Because the model will be improved iteratively in the future, you may go on to the next phase as soon as the model design meets the requirements.

Stage 3: Production

During the transition to the Production phase, the decision to apply the Machine Learning approach is made. The model can be used in a production context if it shows to be feasible. If the prototypes can’t show that they’re helpful, you should call a halt to your Machine Learning project at this point. Previous costs have been incurred and should not be used to influence decision-making. The primary outcomes, on the other hand, are not entirely useless. To avoid making incorrect decisions, it could be advantageous to bring in a third party.

Before going live, the strategy must overcome further organizational and cultural challenges. Efforts should be made at this level to increase user acceptance. In terms of technological implementation, the deployment benefits from a machine learning pipeline that is as continuous and integrated as possible between the data lab and the runtime environment. Because the most recent model types are not widely supported, the application of cutting-edge technologies may be limited depending on the design of the pipeline. As part of the automation, on-demand data transformation will be added to the channel.

This project phase answers the following questions, among others:

  • Is the user base enthusiastic about the model?
  • Which system architecture is the best fit for your needs? (On-premise, cloud, and cluster)
  • In what format should the findings be published? (e.g., via an API, a database, etc.)

After the production deployment, the model is ready for use with actual parameters. A shift in responsibilities frequently accompanies the introduction of a new model. Difficulties may arise during the handover, particularly about creative modelling methodologies.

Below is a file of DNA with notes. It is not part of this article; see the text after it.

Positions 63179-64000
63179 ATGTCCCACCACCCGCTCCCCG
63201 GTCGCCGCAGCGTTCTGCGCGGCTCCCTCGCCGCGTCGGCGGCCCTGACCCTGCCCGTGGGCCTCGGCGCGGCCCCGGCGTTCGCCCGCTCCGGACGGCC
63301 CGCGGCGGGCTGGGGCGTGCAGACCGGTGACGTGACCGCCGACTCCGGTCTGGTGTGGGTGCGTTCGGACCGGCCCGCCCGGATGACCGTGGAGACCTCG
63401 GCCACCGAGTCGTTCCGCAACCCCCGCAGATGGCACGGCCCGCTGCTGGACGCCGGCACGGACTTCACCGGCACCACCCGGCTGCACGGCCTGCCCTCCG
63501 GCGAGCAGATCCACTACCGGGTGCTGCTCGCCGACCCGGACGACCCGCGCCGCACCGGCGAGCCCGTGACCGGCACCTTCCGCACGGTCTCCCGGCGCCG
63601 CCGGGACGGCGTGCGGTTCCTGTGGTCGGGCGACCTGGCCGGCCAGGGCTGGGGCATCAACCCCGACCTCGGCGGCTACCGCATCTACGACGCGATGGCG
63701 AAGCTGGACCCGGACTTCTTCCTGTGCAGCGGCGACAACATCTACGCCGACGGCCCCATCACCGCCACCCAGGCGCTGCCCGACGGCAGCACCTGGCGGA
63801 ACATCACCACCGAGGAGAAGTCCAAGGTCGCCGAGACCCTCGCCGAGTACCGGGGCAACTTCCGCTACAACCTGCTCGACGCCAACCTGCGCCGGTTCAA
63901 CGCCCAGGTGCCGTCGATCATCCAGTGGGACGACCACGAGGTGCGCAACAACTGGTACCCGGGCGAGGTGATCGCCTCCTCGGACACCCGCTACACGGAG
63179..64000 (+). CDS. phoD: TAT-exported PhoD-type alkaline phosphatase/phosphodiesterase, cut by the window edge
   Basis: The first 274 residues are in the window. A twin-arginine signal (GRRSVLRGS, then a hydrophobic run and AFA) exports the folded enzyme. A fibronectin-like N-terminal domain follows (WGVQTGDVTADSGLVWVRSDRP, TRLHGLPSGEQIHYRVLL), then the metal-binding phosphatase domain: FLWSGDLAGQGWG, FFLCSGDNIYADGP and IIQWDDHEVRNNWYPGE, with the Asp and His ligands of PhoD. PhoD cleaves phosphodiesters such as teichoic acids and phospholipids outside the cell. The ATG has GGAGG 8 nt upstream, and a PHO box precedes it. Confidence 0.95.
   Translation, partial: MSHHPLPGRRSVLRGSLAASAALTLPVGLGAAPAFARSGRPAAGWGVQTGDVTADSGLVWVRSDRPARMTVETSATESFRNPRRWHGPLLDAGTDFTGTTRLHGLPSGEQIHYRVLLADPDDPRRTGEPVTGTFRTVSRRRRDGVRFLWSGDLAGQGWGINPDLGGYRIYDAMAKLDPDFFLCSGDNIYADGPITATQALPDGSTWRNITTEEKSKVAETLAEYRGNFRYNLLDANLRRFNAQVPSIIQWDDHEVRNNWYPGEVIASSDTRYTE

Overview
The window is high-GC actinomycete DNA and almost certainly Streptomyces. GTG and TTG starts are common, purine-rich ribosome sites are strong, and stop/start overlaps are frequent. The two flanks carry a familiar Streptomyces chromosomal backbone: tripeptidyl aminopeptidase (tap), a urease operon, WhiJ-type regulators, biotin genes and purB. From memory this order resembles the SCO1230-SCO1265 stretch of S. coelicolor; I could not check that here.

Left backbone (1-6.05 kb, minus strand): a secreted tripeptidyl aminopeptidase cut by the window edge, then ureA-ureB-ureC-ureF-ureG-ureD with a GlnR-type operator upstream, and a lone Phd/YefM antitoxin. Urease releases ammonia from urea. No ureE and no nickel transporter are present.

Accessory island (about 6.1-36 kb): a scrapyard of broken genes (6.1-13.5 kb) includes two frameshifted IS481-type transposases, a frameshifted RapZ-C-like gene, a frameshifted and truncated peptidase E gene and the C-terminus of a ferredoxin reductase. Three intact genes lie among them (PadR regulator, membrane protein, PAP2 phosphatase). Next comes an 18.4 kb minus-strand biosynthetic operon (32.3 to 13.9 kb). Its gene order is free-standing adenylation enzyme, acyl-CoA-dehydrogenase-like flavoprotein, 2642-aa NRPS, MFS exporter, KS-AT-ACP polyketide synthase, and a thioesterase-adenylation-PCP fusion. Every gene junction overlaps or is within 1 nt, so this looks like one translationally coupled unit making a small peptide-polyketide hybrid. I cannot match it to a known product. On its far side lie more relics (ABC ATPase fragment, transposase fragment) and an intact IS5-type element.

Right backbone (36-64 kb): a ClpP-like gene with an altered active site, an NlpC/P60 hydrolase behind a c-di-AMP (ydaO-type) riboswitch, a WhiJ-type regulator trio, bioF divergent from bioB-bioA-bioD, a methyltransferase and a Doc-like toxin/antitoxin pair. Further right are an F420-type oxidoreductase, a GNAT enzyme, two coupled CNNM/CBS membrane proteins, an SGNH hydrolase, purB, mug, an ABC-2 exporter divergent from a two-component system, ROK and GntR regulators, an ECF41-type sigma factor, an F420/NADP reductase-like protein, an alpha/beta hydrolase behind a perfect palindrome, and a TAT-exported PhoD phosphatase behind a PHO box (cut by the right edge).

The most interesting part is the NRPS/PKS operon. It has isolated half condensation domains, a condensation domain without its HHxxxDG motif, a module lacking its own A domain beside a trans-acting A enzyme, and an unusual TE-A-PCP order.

Stage 4: Measure

The final phase ensures that your project will offer long-term value to your company. The model’s performance is tested throughout regular operation to accomplish this. Many changes occur in the exquisite setting, and these changes hurt the model’s output quality. This may be seen in the shifting of market shares or the altering of trends. This might have a negative influence on the overall quality of the model. As a result, the findings should be evaluated critically regularly and, if possible, compared to a standard. Factors like the model’s commercial value and the speed with which it provides results dictate the intervals.

The assumptions of the model must also be reviewed. If they are still valid, retraining the model with new data may result in a performance boost. Significant changes will either be a structural revision to the model or the addition of a new data source. The following difficulties are addressed in general at this phase:

  • Is the result’s quality still acceptable?
  • Are the model’s basic assumptions accurate?
  • Have the requirements changed?

To continue improving the model, it is necessary to version it. This is especially important when a model’s outputs must be reproducible at any time due to legal constraints, such as in the case of a credit inquiry.

Also Read: Understanding The Machine Learning Workflow